During the Spanish Civil War which began in July 1936 Franco emerged as the Caudillo of the Falangist movement, overturning the republic and promising restoration, yet consolidating his grip on power in Madrid. Following Alfonso XIII's death in Rome in February 1941, Franco wrote Don Juan, acknowledging him as rightful heir to the throne (though without inviting him to occupy it), implicitly confirming that he considered Segovia and his sons excluded from the royal succession.[6] Although in 1947, following the overturn of monarchies in Eastern Europe and Italy, Franco promulgated, and voters approved, a succession law which defined Spain as a kingdom, it also empowered Franco to decide whom to enthrone and when.[6] Don Juan responded by issuing the Estoril Manifesto which affirmed the traditional order of succession, and followed up with comments embracing a democratic monarchy.[6] The new law allowed Franco or his successor to choose any man "of royal lineage" as king,[6] and Alfonso was mentioned that year as a possible alternative to Don Juan and his son, Juan Carlos, should Franco consider the former too liberal to reign over a Falangist Spain.[6]

In December 1949, Segovia retracted his renunciation as coerced and claimed that he was the rightful claimant to Spain's crown.[6] Relations between Don Juan and Franco continued to deteriorate and in 1952 the latter prevailed upon Segovia to send his elder son to Spain to be educated under his guidance.[6] Reluctantly, Alfonso moved from Switzerland to Spain, initially to study law at Deusto University and, in 1955 to attend the elite Centro de Estudios Universitarios (CEU).[6] By 1956 Franco was diverting sponsors of some civic events from Juan Carlos, who was also being educated in Spain under the Caudillo's supervision, to Alfonso.[6] By 1964, Franco considered Juan Carlos his preferred candidate for the throne over his father, but also considered that if the latter deviated from obedience to Franco or loyalty to his Movimiento Nacional, Alfonso was a suitable alternative.[6] Alfonso's strongest supporter in Franco's government was Jose Solis, minister and secretary-general of the Movimiento.[6] Anticipating that Franco would soon offer to declare him Spain's next king rather than Don Juan, in June 1969, Juan Carlos warned his father that if he declined Franco's offer, Alfonso would be invited to accept the crown, nevertheless Don Juan refused to consent to being bypassed.[6] Nonetheless on 12 July 1969 Franco offered to designate Juan Carlos king whenever he stepped down from power, and Juan Carlos accepted.[6]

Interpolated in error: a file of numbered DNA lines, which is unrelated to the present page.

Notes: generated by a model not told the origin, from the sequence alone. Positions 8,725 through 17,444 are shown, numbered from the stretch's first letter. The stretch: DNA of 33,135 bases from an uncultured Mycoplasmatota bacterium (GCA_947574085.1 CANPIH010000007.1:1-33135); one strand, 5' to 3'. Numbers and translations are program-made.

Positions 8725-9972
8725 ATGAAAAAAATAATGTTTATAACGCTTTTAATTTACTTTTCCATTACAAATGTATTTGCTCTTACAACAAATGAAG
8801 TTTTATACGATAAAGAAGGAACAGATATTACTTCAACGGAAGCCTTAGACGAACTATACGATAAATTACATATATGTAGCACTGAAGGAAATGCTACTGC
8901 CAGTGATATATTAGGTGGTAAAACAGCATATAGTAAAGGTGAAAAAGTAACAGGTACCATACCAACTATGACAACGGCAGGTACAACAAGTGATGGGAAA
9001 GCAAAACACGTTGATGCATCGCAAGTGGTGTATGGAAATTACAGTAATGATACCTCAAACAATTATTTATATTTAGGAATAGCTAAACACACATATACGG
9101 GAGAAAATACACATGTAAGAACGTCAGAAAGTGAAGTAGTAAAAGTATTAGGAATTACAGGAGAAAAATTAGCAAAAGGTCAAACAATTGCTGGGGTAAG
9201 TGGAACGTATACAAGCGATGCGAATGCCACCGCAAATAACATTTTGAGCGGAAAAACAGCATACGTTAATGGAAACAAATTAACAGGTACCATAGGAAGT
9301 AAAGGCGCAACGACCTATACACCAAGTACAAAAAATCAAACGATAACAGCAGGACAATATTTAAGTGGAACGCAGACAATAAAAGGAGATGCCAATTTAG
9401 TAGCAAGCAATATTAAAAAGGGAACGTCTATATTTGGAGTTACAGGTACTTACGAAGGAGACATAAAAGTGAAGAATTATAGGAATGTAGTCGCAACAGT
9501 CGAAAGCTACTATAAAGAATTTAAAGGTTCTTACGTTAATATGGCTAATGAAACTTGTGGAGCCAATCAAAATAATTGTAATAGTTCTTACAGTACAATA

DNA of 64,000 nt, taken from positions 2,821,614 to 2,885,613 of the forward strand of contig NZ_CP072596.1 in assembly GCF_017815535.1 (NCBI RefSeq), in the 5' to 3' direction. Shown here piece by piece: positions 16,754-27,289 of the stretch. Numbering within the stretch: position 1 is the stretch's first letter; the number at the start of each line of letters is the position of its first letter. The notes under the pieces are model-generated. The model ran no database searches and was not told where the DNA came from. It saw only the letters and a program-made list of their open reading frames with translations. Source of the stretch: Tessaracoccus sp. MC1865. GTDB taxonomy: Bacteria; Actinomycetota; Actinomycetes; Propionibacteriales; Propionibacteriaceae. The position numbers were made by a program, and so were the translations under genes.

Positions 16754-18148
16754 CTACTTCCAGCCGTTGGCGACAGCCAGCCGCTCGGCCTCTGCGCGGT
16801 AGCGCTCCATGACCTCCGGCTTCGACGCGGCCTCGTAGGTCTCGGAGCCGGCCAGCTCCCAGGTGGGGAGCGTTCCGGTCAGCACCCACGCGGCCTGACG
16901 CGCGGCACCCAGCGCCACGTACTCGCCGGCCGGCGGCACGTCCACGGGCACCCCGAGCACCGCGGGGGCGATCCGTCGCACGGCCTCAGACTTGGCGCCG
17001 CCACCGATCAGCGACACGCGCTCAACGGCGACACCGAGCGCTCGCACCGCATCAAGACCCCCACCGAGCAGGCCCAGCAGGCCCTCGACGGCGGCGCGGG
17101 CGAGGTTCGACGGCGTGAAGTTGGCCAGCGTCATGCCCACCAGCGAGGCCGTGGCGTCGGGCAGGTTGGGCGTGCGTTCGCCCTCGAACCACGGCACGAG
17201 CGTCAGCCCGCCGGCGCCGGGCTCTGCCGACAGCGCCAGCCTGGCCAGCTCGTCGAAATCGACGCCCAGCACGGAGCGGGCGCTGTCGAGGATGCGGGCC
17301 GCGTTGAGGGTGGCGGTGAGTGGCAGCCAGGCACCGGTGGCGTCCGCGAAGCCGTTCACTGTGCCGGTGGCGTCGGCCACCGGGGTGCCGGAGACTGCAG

Asked by Juan Carlos to be chief witness at the ceremony declaring him successor and Prince of Spain, Alfonso immediately agreed to do so and sent some of his supporters to visit his father in Paris to persuade him to express no opposition publicly.[6] In return for his full support, Franco later appointed Alfonso Spain's ambassador to Sweden.[6] But in June 1972, after he had taken up that post, Alfonso advised Franco's foreign minister Laureano López Rodó that he deemed his support conditional upon his cousin's continued loyalty to Francoist Spain. He further hinted that Spain's law of succession should be amended to facilitate Alfonso's replacing or succeeding Juan Carlos as Franco's heir or on the throne, if circumstances called for such a change.[6]